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  • Melissa Moore

I'm Not An Extrovert...OR Introvert

I've been told that I'm an extrovert for as long as I can remember. Even my Dad recently argued with me that I'm an extrovert. Sigh. It's a partial lie. I'm really not a 100% extrovert at all. But, you're outgoing, funny..... Sometimes. Other times, I'm a hermit who loves her alone time. In fact, my secret has been that I need alone time to recharge and be human again. Is that an extrovert?

To me, introvert and extrovert labels are black and white, and force us into being one dimensional. Psychologist Adam Grant believes that 50% of people are actually split - 'Introverted Extroverts' or ambiverts. That's me. A misdiagnosed extrovert for most of my life.

The problem is that being perceived as an extrovert has caused me relational issues. It's lead to expectations that I can't (read don't want to) live up to. Being the life of the party, always being 'on' in crowds and enjoying speaking in front of people (biggest anxiety trigger). This is definitely not me and honestly feels core level exhausting.

Here is what I know about myself. I like being with people, until I don't. I enjoy going out - at least when I feel like it. I love deep conversations that are meaningful, and I hate small talk- even though I'm supposedly good at it. That party sounds fun, until I don't want to go. I also love being home, curled up on my couch watching Netflix with my guy.

If you're thinking to yourself- hmmm- could this be me too? Let's see.

An introverted extrovert is described as*:

  1. You are socially selective and know how to 'turn it on' and also how to fade away. Your preference is a small group or 1:1.

  2. You need time alone to recharge after being with a group of people; yet too much alone time makes you feel lonely.

  3. You don't struggle to make friends, but you struggle to keep up with them.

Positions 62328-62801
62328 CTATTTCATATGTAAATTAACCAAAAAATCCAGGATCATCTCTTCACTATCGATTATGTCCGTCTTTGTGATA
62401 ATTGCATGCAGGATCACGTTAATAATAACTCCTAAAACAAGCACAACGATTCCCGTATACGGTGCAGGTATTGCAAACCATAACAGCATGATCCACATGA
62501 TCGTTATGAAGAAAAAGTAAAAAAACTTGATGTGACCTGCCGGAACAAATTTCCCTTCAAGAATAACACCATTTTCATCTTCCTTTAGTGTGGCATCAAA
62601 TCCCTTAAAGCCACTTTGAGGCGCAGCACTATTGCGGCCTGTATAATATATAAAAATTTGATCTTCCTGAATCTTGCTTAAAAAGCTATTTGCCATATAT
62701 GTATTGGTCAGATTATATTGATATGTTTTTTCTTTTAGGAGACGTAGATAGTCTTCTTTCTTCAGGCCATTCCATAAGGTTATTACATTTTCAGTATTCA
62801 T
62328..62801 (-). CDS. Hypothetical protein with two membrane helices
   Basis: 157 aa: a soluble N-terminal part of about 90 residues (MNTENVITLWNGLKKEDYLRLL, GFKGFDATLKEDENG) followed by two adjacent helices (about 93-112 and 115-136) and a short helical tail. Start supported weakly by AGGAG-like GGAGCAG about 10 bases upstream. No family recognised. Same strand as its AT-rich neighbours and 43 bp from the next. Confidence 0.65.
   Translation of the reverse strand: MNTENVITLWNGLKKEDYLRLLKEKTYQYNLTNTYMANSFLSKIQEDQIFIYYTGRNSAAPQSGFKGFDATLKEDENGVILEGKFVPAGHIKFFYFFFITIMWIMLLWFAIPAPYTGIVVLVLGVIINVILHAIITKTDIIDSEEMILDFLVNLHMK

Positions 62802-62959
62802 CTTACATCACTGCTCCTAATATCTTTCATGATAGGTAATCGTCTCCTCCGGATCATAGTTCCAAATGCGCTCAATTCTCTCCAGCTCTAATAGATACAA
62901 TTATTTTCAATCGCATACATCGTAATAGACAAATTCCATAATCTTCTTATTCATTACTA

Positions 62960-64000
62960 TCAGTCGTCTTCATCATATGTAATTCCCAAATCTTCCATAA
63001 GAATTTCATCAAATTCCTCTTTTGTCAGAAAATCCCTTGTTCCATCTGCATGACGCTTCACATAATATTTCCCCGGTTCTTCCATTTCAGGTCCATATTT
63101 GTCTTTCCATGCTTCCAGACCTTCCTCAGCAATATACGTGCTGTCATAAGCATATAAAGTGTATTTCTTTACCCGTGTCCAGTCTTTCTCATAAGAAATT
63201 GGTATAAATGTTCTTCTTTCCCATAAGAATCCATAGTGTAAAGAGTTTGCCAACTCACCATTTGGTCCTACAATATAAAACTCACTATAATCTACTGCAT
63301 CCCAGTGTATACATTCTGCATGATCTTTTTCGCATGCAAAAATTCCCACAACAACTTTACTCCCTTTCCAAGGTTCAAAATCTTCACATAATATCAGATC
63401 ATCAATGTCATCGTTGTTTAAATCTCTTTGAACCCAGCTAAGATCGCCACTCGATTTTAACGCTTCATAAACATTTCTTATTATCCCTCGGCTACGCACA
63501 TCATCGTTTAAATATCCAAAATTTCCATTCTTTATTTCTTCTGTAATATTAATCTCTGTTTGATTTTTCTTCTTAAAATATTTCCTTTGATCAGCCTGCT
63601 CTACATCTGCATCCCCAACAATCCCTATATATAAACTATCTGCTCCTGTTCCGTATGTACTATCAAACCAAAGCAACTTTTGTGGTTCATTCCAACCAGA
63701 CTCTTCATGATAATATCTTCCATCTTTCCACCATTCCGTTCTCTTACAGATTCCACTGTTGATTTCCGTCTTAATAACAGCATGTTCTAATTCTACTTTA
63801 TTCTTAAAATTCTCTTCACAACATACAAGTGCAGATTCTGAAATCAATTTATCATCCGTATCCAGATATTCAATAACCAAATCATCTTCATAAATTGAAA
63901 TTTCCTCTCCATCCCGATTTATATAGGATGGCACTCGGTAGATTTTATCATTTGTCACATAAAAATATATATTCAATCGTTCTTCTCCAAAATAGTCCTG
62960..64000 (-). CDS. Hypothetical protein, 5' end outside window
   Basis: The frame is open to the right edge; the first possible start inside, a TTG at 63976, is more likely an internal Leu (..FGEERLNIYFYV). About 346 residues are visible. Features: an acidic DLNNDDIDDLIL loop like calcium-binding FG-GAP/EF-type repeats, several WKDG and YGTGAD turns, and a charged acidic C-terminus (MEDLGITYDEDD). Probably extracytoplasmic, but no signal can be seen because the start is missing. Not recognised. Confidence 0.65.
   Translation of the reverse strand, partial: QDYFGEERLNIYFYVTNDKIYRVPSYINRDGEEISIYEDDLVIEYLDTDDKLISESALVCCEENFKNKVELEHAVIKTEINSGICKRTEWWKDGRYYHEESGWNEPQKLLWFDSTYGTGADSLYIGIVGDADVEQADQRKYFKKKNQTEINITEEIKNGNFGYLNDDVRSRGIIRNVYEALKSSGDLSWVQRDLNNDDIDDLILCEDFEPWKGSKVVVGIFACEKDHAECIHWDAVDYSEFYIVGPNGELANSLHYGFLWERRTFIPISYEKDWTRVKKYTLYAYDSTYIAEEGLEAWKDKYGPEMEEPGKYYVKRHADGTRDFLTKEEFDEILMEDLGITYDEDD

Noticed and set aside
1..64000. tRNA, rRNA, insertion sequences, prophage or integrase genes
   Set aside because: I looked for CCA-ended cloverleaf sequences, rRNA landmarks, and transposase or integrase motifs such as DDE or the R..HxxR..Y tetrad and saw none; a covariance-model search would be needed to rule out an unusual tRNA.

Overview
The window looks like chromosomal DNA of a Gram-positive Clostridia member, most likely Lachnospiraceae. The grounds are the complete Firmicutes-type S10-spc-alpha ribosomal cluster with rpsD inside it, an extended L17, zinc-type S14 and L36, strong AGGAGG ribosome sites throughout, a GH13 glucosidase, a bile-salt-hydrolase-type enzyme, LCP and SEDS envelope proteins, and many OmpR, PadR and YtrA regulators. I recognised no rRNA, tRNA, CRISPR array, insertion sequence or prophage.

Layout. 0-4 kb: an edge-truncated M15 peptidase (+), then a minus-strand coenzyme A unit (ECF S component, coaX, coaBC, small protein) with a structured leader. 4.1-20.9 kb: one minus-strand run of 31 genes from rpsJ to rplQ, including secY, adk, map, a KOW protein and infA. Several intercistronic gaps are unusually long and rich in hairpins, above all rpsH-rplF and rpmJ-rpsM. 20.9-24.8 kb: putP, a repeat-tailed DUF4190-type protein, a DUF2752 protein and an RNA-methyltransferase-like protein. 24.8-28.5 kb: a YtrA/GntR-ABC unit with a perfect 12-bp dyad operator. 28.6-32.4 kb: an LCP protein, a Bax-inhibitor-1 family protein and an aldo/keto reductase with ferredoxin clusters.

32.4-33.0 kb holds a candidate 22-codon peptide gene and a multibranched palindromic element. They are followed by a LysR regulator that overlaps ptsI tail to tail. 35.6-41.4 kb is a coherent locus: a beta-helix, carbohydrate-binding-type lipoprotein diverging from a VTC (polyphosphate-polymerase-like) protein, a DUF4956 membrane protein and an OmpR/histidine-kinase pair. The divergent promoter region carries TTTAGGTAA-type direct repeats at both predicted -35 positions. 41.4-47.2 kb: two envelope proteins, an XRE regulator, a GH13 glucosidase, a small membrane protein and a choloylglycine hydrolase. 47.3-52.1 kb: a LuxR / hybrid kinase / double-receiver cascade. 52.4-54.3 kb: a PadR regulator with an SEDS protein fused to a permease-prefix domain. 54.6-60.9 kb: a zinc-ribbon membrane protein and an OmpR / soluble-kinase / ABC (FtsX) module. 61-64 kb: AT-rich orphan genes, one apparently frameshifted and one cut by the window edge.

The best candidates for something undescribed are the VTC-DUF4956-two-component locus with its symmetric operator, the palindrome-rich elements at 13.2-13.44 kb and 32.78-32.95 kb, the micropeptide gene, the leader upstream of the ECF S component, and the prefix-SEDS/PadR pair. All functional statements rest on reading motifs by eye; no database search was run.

4. You don't like confrontation, but you will have a deep conversation one on one if need be.

  5. Overall, you prefer texting vs calling, BUT you do have a few relationships where you're willing to talk on the phone.

  6. You prefer meaningful conversations over small talk any day.

  7. You are a good - avid listener and don't feel the need to talk just to hear yourself talk.

  8. You make plans wanting to go out- but might change your mind last minute and just want to stay home.

*Loosing based on read research and CareerContessa

As I read this list again, I'm having many aha moments. I am the Queen of well made plans and then wanting to cancel out of them. Here's the inside scoop: The person that made the plans for a GNO really wanted to get together. Fast forward to the event/dinner/HH and I may not want to go, although I'll have a good time once I'm there. I'll also feel really guilty for not wanting to get together, because I genuinely like people!

Being an introverted-extrovert means living in the grey. Idealistically, the grey should have a lot more personal freedom, but I think it's full of challenges. It's not talked enough about, so we greys feel conflicting emotions. It's also tricky for the people around us to get a read on what we'll do. I know it's taken me many years and a lot of Google therapy to understand what was going on inside of me.

Why are IE's so tough for people to figure out? In general, people like labels and boxes, because they're neat and easier to define. True extroverts will usually jump at the chance to go to a party or even host one. That's consistent and predictable. Us greys aren't so easy to pinpoint, which makes up appear unpredictable and at times unreliable.

As an IE I have felt tremendous guilt for letting other people down. Whether it's having to reschedule or not being 'on' - I feel like I'm not living up to their expectations of me. The tricky part is remembering that someone else's expectations aren't my business. Expectations really are premeditated resentments AND we can have those resentments towards ourselves as well as others. That's why I love what author Glennon Doyle, says 'I will disappoint someone else before I will ever disappoint myself again.' Love it. Still easier said than done for my recovering people pleasing self.

Could the answer for us greys be grace? . Grace for ourselves, and asking for grace when others aren't quite understanding us. I believe it's also about sharing our truth - no matter how that may be perceived. Just maybe, if we can understand one another more deeply then we can extend and have more compassion and acceptance. So the next time you think someone is blowing you off or being aloof - ask them. They might just happen to be a grey, and might not even realize it.

Happy Grey Day! xox


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